Lightning Network

Routing through an idealized mesh network of payment channels.

The Lightning Network is a "second layer" payment protocol that operates on top of a blockchain (most commonly Bitcoin). It enables fast transactions between participating nodes and has been touted as a solution to the bitcoin scalability problem. It features a peer-to-peer system for making micropayments of digital cryptocurrency through a network of bidirectional payment channels without delegating custody of funds. Lightning Network implementation simplifies atomic swaps.

Normal use of the Lightning Network consists of opening a payment channel by committing a funding transaction to the relevant blockchain, followed by making any number of Lightning transactions that update the tentative distribution of the channel's funds without broadcasting to the blockchain, optionally followed by closing the payment channel by broadcasting the final version of the transaction to distribute the channel's funds.

To perform as intended, Lightning Network requires a transaction malleability fix, such as Segregated Witness (SegWit) in Bitcoin.[1]

History

Joseph Poon and Thaddeus Dryja published the Lightning white paper in 2015. More detailed specifications are being developed by multiple parties, including a non-commercial implementation by MIT Digital Currency Initiative,[2] and Bitcoin Core/bitcoind implementations by Blockstream, Lightning Labs, and ACINQ.

In December 2017, a series of interoperable test transactions were performed on Bitcoin Core implementations.

In January 2018 Blockstream launched a payment processing system for web retailers. Blockstream noted that Lightning was live on mainnet with 60 nodes operating as of January 18, 2018, and should be considered "in testing."

On March 15, 2018, Lightning Labs CEO Elizabeth Stark announced the initial release of lnd 0.4-beta for developers with the intent on making it available for testing purposes on the main bitcoin network with Litecoin support.

In March 2018 the Stellar CTO Jed McCaleb announced that the Stellar Network would be implementing a protocol inspired by the Lightning Network.

The Lightning Network concept was endorsed by mobile payment entrepreneur Jack Dorsey in March 2018.[3]

From April 2018 to August 2018, the Bitcoin Lightning Network had a monthly growth rate of about 15%. The number of nodes increased from 1,500 to 3,000, and the number of channels increased from 4,000 to 11,000.[4]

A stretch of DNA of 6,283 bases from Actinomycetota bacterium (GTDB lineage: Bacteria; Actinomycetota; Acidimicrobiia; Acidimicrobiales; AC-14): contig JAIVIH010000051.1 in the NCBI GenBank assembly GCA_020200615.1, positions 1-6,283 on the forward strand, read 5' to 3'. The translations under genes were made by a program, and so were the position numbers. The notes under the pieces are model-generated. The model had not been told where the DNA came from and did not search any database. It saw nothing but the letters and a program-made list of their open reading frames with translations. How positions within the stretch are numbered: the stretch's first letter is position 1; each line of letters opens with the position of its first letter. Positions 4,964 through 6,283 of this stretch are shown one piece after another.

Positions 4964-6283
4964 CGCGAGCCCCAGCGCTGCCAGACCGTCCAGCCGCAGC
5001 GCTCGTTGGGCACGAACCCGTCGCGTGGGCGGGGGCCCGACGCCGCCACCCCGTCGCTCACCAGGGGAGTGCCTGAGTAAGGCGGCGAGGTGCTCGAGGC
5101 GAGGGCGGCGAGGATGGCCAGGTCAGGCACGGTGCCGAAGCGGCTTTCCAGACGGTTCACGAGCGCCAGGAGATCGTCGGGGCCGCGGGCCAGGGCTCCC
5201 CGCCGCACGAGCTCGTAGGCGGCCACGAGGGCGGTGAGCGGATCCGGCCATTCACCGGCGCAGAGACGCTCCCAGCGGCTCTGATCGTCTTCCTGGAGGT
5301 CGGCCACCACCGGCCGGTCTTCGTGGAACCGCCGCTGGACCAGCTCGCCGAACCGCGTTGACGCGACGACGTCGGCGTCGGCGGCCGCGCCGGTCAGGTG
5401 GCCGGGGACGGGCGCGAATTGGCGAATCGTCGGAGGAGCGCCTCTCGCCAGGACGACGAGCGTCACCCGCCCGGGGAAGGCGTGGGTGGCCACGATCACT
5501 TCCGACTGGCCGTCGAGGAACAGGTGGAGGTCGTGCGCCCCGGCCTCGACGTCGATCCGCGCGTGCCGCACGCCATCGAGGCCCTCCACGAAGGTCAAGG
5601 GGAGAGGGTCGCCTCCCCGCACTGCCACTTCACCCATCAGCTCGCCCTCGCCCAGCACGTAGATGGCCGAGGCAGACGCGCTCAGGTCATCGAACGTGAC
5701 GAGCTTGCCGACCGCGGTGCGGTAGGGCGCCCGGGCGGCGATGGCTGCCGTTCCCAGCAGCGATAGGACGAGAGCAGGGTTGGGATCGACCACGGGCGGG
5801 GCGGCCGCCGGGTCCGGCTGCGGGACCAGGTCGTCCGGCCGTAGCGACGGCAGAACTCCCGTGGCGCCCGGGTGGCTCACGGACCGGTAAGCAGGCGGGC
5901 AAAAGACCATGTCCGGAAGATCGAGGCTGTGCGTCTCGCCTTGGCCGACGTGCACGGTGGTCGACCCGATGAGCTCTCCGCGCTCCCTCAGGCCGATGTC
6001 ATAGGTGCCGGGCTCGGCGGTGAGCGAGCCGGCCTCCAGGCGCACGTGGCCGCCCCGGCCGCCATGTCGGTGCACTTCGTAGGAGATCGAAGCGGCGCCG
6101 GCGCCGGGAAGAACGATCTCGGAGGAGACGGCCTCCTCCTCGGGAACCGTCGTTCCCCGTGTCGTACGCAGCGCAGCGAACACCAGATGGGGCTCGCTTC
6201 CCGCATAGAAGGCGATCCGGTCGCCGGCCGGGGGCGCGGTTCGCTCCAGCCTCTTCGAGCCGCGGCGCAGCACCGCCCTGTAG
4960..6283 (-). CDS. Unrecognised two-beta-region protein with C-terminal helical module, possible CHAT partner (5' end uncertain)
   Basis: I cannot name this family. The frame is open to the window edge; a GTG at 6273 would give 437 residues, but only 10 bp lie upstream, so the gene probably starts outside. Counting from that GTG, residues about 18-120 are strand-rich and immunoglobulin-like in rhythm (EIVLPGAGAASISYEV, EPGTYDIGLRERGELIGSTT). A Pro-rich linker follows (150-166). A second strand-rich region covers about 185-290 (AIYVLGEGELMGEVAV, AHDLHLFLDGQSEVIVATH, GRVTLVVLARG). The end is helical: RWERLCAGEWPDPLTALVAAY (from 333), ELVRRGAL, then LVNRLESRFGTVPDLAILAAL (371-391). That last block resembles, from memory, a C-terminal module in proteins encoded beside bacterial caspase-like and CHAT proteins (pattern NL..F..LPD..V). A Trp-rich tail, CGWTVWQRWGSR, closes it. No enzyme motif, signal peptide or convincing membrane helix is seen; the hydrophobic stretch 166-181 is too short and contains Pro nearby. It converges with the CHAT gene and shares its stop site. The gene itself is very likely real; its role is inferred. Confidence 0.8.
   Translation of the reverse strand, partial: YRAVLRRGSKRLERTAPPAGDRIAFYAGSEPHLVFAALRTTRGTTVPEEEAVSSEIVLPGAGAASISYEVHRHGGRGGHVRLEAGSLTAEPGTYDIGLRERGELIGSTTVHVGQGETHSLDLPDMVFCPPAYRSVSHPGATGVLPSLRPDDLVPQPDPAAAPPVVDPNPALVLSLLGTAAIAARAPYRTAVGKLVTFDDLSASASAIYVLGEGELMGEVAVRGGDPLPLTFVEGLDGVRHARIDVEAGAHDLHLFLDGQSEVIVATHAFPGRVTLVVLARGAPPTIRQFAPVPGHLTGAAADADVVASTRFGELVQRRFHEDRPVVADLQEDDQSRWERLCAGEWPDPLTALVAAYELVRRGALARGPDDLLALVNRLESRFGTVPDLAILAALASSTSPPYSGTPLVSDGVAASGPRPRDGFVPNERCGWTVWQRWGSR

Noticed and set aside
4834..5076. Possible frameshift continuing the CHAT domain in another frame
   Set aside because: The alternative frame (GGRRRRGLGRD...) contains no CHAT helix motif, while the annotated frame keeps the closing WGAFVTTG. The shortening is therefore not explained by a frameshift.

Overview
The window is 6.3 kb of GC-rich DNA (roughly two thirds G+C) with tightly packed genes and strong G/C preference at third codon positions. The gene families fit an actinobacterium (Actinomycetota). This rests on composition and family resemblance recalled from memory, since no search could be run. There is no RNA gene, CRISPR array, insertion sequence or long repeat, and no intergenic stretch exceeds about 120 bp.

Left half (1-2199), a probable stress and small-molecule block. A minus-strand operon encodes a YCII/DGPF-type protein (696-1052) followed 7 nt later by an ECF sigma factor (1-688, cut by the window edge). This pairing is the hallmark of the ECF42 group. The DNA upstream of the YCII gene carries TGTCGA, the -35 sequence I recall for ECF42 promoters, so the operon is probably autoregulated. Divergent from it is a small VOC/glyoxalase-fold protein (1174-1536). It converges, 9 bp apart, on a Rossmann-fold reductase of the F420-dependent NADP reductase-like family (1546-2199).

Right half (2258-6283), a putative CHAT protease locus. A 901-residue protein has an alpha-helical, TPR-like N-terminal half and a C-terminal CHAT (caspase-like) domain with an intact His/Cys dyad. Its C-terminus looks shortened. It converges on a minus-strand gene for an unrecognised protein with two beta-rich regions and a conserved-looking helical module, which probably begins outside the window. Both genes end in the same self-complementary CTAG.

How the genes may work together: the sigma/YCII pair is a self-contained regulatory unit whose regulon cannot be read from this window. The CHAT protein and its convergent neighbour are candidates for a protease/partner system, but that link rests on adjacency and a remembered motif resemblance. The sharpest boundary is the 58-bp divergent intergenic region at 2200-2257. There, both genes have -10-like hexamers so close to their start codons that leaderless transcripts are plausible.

In April 2018, the eclair wallet was removed from the Google Play store for a few days because the app developer lost the private signing key making it unable to be updated for critical bugs.

2018 DDoS attacks

On March 20, 2018, Lightning Network nodes faced a Distributed Denial of Service (DDoS) attack that sent around 200 nodes offline, down from around 1,050 to 870. The exploit used as many node connections as possible to prevent any new connections.[5] A month earlier in February, Bitcoin Core developer Peter Todd said the Lightning protocol could very well "prove to be vulnerable to DoS [denial of service] attacks in its current incarnation." According to the cryptographer, this poses danger to both the peer-to-peer as well as the blockchain level of the project.

Design

A Lightning Network overview

The payment channels allow participants to transfer money to each other without having to make all their transactions public on the blockchain. This is done by penalizing uncooperative participants. When opening a channel, participants must commit an amount (in a funding transaction, which is on the blockchain). Time-based script extensions like CheckSequenceVerify and CheckLockTimeVerify make the penalties possible.

If we presume a large network of channels on the Bitcoin blockchain, and all Bitcoin users are participating on this graph by having at least one channel open on the Bitcoin blockchain, it is possible to create a near-infinite amount of transactions inside this network. The only transactions that are broadcast on the Bitcoin blockchain prematurely are with uncooperative channel counterparties.

Lightning Paper[6]

The CheckSequenceVerify (CSV) Bitcoin Improvement Proposal details how Hash Time-Locked Contracts are implemented with CSV and used in Lightning.[7]